Contemporary Madness was designed to clear up the hazy boundary separating the reality of perception from the rules of exception, featuring audiovisual creations that present the darker areas of the social order and the human mind using non-fiction and documentary work done in Spain. The works show the invisibility of the limits established by the discourses sanctioned by civil ordinances and medical and political convention.
The choice of these 25 films is aimed at questioning the methods, mechanisms and rules designed to categorise and treat mental illnesses, as well as the idea of ‘normalcy’, so that the viewer begins to question the very concept of madness. The overall view takes in a vast, intricate thematic landscape, reflecting the complexity of the topic, and is grouped into eight programmes contained in two large blocks: interior experiences and the relationship between the individual and their environment.
The first block includes physiological alterations to the brain and clinical cases of distorted perception, whether induced or inherited. There is no shortage of self-portraits from artists who, for therapeutic reasons, reveal themselves to the camera. This part also contains narratives about states considered pathological in settings that facilitate them and processes of social self-exclusion. These are, in short, documents about the response of medicine and the roads to psychiatric and psychological experimentation in the treatment of mental illness.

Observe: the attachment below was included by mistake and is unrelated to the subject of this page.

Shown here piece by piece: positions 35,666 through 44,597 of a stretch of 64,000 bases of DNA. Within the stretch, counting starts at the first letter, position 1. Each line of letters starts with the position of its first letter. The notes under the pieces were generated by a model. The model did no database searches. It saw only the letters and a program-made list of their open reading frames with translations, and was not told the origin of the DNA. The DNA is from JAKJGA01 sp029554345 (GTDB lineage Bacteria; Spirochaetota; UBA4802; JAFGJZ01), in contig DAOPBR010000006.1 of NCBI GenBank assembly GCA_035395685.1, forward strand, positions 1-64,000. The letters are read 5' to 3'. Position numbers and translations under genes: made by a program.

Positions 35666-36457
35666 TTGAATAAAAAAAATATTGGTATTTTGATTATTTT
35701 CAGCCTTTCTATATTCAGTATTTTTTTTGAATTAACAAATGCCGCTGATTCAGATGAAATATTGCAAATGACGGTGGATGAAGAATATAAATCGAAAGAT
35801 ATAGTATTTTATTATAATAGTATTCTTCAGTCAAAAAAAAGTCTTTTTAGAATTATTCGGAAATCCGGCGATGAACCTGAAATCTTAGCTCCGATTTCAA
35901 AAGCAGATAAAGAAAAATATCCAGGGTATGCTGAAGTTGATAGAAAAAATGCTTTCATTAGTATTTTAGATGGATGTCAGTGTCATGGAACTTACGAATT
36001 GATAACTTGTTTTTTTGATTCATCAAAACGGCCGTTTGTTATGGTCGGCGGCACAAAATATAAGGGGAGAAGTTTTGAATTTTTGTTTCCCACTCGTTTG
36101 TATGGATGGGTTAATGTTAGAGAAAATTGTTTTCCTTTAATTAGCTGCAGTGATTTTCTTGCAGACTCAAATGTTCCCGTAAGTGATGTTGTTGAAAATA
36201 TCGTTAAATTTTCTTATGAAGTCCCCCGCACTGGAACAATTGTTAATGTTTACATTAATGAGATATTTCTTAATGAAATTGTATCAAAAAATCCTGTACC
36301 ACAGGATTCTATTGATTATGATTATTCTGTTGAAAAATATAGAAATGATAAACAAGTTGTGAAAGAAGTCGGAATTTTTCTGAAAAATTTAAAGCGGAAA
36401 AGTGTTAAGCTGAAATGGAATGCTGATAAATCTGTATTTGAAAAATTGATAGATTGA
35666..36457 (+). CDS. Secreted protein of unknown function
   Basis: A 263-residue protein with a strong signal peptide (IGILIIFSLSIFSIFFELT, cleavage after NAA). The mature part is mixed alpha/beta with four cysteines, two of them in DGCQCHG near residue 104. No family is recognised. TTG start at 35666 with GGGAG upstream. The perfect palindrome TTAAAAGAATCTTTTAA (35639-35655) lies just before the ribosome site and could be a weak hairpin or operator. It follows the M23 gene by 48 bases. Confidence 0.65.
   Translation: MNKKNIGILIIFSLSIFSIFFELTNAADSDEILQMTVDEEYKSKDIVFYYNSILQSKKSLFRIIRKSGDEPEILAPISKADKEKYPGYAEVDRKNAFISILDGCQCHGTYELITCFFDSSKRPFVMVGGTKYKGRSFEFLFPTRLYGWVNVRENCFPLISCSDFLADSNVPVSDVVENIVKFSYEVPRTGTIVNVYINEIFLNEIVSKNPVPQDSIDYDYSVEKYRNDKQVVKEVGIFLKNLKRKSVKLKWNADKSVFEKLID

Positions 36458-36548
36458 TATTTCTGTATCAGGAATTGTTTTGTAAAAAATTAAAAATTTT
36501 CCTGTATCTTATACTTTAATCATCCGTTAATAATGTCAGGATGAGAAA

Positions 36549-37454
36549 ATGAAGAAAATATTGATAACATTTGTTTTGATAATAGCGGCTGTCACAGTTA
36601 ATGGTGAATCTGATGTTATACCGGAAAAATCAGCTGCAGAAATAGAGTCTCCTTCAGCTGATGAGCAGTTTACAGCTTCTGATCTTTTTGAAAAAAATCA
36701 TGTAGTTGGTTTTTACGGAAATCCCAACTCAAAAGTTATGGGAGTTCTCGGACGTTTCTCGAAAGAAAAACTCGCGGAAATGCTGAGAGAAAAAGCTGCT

The second block looks at the influences of social settings on alterations in individual conduct with films on collective hysteria brought about by extreme situations like war and simulations of catastrophes as well as on the isolation measures induced by communication technologies and architecture, and the anxiety fed and streamlined by the imposition of a type of social order, from fashion to state control systems. Other films in this group look at strategies for promoting the mechanisms of self-censure used by religious, political and economic powers to regulate social behaviour on the basis of proclamations that perpetuate silence and the acceptance of existing norms or the elimination/cancellation of elements that distort the system.